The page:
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Reservoir Dogs (15th Anniversary Edition) [Blu-ray]
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Four Perfect Killers. One Perfect Crime. Critically acclaimed for its raw power and breathtaking ferocity, it's the brilliant American gangster movie classic from writer-director Quentin Tarantino. They were perfect strangers, assembled to pull off the perfect crime. Then their simple robbery explodes into bloody ambush, and the ruthless killers realize one of them is a police informer. But which one?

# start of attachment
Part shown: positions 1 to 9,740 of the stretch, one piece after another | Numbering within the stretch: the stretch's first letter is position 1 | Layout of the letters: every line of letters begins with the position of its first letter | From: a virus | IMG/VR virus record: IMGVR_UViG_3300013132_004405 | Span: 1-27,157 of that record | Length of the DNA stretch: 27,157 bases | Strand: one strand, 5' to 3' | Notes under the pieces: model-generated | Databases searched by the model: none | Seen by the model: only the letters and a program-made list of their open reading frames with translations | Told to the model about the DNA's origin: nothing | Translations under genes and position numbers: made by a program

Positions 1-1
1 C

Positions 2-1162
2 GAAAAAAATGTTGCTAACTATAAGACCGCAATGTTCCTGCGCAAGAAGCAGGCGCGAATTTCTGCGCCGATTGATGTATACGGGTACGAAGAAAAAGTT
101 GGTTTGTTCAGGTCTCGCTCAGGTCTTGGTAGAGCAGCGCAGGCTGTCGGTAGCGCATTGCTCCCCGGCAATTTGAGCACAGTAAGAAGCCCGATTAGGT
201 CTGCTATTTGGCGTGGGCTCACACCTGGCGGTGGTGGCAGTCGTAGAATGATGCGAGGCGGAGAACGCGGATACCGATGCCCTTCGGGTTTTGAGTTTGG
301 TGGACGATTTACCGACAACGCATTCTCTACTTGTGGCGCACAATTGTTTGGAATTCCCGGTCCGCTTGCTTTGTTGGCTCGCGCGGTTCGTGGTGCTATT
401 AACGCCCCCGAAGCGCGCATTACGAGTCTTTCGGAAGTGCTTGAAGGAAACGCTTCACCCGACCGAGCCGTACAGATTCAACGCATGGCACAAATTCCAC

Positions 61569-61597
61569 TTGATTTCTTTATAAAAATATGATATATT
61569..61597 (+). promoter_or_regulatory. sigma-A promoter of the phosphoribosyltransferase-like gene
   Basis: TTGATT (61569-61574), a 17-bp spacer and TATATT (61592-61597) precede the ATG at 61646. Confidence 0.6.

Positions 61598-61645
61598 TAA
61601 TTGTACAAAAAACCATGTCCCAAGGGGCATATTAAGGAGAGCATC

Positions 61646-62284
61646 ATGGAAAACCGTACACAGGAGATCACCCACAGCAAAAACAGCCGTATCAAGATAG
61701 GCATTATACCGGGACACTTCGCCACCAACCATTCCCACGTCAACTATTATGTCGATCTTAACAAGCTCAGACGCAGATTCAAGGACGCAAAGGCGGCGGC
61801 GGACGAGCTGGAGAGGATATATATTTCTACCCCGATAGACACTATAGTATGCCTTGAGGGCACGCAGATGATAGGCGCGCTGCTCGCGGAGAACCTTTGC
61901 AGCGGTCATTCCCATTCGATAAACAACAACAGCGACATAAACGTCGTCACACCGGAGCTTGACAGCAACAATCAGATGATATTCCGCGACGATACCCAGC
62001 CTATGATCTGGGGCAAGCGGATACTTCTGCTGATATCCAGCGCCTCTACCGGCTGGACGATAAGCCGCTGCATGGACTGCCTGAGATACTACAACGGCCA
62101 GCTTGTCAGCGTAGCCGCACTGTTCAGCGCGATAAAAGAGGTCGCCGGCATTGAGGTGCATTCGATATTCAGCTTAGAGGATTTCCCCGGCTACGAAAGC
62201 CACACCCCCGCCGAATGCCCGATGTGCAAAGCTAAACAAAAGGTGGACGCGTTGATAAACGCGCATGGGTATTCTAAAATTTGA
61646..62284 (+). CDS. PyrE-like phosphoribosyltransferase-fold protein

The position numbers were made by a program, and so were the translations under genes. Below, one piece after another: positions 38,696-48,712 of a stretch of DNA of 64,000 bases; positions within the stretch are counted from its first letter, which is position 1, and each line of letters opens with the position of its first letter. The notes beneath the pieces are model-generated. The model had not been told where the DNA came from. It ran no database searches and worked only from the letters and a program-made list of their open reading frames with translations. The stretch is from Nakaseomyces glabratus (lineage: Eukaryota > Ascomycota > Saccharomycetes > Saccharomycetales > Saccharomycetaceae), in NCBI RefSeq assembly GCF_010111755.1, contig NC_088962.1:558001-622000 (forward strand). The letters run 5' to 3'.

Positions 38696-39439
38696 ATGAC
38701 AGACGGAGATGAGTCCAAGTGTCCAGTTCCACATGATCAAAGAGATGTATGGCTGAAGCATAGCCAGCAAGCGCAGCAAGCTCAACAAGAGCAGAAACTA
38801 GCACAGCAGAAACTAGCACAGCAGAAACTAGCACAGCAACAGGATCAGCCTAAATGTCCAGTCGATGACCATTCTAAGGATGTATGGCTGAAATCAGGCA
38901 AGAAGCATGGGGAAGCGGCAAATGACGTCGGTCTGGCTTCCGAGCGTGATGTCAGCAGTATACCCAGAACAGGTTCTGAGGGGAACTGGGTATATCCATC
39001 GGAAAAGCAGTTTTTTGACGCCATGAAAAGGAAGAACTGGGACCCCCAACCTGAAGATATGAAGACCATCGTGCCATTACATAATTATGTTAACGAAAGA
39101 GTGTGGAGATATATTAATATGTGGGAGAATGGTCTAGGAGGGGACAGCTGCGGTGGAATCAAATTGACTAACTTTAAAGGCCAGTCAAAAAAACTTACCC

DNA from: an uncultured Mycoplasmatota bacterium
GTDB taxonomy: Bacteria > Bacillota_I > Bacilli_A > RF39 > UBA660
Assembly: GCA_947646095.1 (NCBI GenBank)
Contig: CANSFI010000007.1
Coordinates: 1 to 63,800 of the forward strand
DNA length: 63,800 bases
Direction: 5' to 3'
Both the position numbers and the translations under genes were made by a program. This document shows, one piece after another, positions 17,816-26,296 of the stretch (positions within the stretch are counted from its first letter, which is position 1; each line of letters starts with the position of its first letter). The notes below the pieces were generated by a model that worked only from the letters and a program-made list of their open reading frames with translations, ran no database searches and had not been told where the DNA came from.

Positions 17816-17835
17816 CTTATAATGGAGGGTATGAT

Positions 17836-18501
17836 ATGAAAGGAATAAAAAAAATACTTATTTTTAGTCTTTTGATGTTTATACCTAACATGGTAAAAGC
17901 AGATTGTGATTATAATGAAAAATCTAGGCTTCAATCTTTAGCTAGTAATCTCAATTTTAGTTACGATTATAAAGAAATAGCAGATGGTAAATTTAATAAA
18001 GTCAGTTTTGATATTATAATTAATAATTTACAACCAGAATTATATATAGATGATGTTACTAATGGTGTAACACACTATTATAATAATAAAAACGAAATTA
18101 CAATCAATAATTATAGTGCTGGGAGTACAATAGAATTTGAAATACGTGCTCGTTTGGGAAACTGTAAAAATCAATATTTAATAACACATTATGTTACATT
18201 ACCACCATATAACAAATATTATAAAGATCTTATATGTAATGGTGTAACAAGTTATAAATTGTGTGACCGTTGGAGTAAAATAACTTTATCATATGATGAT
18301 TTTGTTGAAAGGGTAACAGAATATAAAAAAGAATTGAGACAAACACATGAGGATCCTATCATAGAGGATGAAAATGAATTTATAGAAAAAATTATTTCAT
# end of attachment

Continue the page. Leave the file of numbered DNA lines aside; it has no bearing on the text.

Quentin Tarantino came out of nowhere (i.e., a video store in Manhattan Beach, California) and turned Hollywood on its ear in 1992 with his explosive first feature, Reservoir Dogs. Like Tarantino's mainstream breakthrough Pulp Fiction, Reservoir Dogs has an unconventional structure, cleverly shuffling back and forth in time to reveal details about the characters, experienced criminals who know next to nothing about each other. Joe (Lawrence Tierney) has assembled them to pull off a simple heist, and has gruffly assigned them color-coded aliases (Mr. Orange, Mr. Pink, Mr. White) to conceal their identities from being known even to each other. But something has gone wrong, and the plan has blown up in their faces. One by one, the surviving robbers find their way back to their prearranged warehouse hideout. There, they try to piece together the chronology of this bloody fiasco--and to identify the traitor among them who tipped off the police. Pressure mounts, blood flows, accusations and bullets fly. In the combustible atmosphere these men are forced to confront life-and-death questions of trust, loyalty, professionalism, deception, and betrayal. As many critics have observed, it is a movie about "honor among thieves" (just as Pulp Fiction is about redemption, and Jackie Brown is about survival). Along with everything else, the movie provides a showcase for a terrific ensemble of actors: Harvey Keitel, Tim Roth, Steve Buscemi, Michael Madsen, Christopher Penn, and Tarantino himself, offering a fervent dissection of Madonna's "Like a Virgin" over breakfast. Reservoir Dogs is violent (though the violence is implied rather than explicit), clever, gabby, harrowing, funny, suspenseful, and even--in the end--unexpectedly moving. (Don't forget that "Super Sounds of the Seventies" soundtrack, either.) Reservoir Dogs deserves just as much acclaim and attention as its follow-up, Pulp Fiction, would receive two years later. --Jim Emerson